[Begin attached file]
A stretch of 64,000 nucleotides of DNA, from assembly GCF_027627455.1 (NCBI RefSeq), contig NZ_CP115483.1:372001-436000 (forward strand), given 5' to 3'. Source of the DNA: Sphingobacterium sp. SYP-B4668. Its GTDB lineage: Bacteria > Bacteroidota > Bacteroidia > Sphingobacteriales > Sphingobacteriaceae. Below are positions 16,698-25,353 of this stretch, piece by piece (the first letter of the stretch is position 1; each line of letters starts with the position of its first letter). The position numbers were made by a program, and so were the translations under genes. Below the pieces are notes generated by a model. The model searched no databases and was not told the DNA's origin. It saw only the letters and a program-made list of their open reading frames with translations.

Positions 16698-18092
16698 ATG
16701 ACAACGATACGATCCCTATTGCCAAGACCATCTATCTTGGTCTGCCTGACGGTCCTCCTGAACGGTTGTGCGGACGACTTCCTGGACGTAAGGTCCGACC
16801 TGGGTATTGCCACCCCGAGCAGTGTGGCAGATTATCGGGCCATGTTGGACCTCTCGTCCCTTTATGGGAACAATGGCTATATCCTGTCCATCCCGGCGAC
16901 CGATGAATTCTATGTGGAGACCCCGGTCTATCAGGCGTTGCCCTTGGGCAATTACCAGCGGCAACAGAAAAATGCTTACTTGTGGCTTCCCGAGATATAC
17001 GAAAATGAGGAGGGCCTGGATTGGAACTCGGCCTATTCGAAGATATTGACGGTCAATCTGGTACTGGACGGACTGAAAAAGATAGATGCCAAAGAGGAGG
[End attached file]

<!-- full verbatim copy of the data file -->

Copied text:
A stretch of 64,000 nucleotides of DNA, from assembly GCF_027627455.1 (NCBI RefSeq), contig NZ_CP115483.1:372001-436000 (forward strand), given 5' to 3'. Source of the DNA: Sphingobacterium sp. SYP-B4668. Its GTDB lineage: Bacteria > Bacteroidota > Bacteroidia > Sphingobacteriales > Sphingobacteriaceae. Below are positions 16,698-25,353 of this stretch, piece by piece (the first letter of the stretch is position 1; each line of letters starts with the position of its first letter). The position numbers were made by a program, and so were the translations under genes. Below the pieces are notes generated by a model. The model searched no databases and was not told the DNA's origin. It saw only the letters and a program-made list of their open reading frames with translations.

Positions 16698-18092
16698 ATG
16701 ACAACGATACGATCCCTATTGCCAAGACCATCTATCTTGGTCTGCCTGACGGTCCTCCTGAACGGTTGTGCGGACGACTTCCTGGACGTAAGGTCCGACC
16801 TGGGTATTGCCACCCCGAGCAGTGTGGCAGATTATCGGGCCATGTTGGACCTCTCGTCCCTTTATGGGAACAATGGCTATATCCTGTCCATCCCGGCGAC
16901 CGATGAATTCTATGTGGAGACCCCGGTCTATCAGGCGTTGCCCTTGGGCAATTACCAGCGGCAACAGAAAAATGCTTACTTGTGGCTTCCCGAGATATAC
17001 GAAAATGAGGAGGGCCTGGATTGGAACTCGGCCTATTCGAAGATATTGACGGTCAATCTGGTACTGGACGGACTGAAAAAGATAGATGCCAAAGAGGAGG